COLOUR: Historic parade of brings Juba to standstill
From years, to months, to a day, the hour for the graduation of the Necessary Unified Forces (NUF) came yesterday, temporarily bringing business in Juba to a standstill.
The ever-busy Customs Market, which is right opposite Dr John Garang Mausoleum, which was the venue for graduating over 50,000 forces, was deserted. All roads led to the Mausoleum. The hawkers and shop owners had closed for the day, to be part of this historic moment, as the country made deliberate and sure steps towards a lasting peace.
The wide gate at the venue—which is historic as this is where the remains of the country’s founding father, Dr. John Garang, were interred—would witness an uninterrupted stream of nationals who all wanted to see for themselves the events of the day.
A rather abnormally long queue snaked its way more than one kilometre away to Juba University. One by one, the attendees went through the security checks before being allowed in. This was a high-profile function, and security was a major priority.
As you entered, the first thing you noticed were men and women from various forces donning their various fatigues. The fresh smiles on their faces gave some sort of assurance that this time round the country could have got the peace equation right.
There was never going to be a dull moment as several cultural groups, at the invitation of the State, stepped in with various songs and dances. The songs kept the attendees engaged and entertained as the forces continued with last minute rehearsals, awaiting speeches from the dignitaries.
South Sudan flags were not only in the hands of citizens flying in the air but all in the hands of participants, including those from neighbouring countries of Uganda, Sudanese, Somalia, Ethiopia, Eritria Kenya, and many more who came to share the day of joy with South Sudanese.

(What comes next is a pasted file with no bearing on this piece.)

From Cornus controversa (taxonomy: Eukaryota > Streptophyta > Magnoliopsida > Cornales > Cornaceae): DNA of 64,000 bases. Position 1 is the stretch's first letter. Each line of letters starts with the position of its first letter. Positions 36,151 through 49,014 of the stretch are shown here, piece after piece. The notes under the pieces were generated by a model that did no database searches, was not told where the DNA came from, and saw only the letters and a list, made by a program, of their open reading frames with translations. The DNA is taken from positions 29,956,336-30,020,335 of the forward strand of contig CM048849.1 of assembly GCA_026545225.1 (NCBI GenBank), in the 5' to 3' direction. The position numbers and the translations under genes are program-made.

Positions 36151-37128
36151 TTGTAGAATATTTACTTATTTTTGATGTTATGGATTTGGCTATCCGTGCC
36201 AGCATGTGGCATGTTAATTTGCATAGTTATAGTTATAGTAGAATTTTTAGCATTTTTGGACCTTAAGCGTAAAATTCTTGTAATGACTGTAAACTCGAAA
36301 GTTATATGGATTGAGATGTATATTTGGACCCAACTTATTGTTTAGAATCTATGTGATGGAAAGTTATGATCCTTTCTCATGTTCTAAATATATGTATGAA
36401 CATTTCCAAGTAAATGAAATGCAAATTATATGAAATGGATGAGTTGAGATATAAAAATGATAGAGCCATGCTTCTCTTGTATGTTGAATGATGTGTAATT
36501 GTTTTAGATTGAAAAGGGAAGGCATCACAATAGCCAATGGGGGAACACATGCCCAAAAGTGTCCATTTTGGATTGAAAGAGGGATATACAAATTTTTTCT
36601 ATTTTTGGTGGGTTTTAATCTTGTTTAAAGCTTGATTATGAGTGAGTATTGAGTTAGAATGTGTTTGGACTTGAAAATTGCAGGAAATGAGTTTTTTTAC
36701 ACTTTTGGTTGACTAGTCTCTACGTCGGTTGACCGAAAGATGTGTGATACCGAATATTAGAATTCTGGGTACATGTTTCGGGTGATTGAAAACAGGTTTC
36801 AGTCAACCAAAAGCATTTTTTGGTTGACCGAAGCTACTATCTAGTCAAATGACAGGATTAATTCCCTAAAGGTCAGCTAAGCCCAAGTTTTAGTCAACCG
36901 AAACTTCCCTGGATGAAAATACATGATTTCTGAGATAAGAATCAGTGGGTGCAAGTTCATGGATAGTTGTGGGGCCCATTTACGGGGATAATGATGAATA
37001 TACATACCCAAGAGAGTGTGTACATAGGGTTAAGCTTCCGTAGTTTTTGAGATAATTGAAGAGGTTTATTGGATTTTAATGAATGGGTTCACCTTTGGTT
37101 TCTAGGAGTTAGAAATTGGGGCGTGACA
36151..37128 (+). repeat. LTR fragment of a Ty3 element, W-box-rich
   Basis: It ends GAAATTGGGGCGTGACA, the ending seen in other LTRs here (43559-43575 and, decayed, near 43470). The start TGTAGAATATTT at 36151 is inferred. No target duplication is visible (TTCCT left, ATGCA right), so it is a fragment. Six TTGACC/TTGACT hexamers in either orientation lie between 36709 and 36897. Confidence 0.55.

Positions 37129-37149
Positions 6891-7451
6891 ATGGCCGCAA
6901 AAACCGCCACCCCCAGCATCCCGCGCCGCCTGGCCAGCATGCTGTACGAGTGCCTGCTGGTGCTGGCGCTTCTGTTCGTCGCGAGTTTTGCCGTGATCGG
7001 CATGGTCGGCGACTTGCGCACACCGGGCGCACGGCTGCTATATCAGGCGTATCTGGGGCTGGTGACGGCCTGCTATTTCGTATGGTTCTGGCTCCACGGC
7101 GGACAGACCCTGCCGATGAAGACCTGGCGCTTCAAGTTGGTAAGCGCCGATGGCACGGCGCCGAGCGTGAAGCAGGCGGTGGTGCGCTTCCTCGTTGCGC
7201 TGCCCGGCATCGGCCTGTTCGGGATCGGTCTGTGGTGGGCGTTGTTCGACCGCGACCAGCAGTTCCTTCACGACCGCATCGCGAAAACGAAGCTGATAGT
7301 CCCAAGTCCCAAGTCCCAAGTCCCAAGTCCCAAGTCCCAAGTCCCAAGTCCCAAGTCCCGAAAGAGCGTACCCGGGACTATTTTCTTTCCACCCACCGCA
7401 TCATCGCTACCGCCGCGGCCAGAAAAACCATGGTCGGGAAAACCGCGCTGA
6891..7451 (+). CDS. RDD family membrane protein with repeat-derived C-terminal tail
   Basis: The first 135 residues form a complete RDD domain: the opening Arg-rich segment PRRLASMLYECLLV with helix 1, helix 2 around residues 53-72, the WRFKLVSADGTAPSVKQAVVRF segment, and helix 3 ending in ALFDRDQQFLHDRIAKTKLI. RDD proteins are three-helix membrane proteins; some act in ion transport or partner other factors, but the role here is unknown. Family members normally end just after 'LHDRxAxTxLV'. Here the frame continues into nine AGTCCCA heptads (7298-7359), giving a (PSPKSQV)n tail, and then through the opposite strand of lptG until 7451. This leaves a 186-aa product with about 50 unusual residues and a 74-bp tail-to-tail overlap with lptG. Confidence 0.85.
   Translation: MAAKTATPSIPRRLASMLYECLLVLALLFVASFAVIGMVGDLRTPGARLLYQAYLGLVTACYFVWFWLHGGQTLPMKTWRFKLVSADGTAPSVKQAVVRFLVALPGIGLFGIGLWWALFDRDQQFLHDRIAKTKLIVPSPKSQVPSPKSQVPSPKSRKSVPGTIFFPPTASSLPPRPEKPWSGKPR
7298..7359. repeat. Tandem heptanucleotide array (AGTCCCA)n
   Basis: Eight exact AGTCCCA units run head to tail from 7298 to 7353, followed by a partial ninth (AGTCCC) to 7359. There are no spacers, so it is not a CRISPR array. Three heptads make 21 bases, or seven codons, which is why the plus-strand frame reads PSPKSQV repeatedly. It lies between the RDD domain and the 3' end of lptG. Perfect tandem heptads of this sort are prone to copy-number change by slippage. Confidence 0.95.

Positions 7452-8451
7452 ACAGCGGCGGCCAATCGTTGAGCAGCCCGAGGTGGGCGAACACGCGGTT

The parade was colourful with many young faces practising with old guns in their hands, continuously matching as they waited for the program to start.
Guns were not enough as soldiers at the forefront were handling arms different from those at the middle meanwhile the rest who were at the back were without guns.
As the officers continued with the parade, the sweltering heat from the sun overhead complicated matters for some army men and women who collapsed and had to be rushed out to a waiting ambulance for first aid. With help from the first aid team, some were carried to the nearby military hospital while others were helped on spot with water and other first aid medicines.
Here come the generals
The Mausoleum came alive with the arrival of generals of various cadres. Some were in suits, while others were donned in military fatigues. One by one they took up their positions in the designated seats.
There followed the arrival of the host President Salva Kiir with his Ugandan counterpart – Yoweri Kaguta Museveni – in tow, eliciting jubilation from the crowd.
As the attendees waited for the speeches that would crown the day, there was an uninterrupted supply of traditional songs.
When at last the house was called to order, and President Kiir asked people to sing the national anthem, tears started flowing freely. This is when it dawned on the participants that, at last, the process of having a unified force had become a reality.
The tears of joy showed that at last a mistake was being corrected, but maybe, just maybe, the tears were a reminder of what had been lost. The lives and properties were lost because of infighting between various forces in an independent South Sudan.
In the allegiance order read out yesterday, 21,973 forces graduated. 3,308 of them were VIP protection forces, 4,366 South Sudan National Police Service personnel, 6,315 for the National Security Service, and 1,120 for National Prison service. Also, 3,575 will be integrated into National Wildlife Service and 3,289 into Civil Defence Service.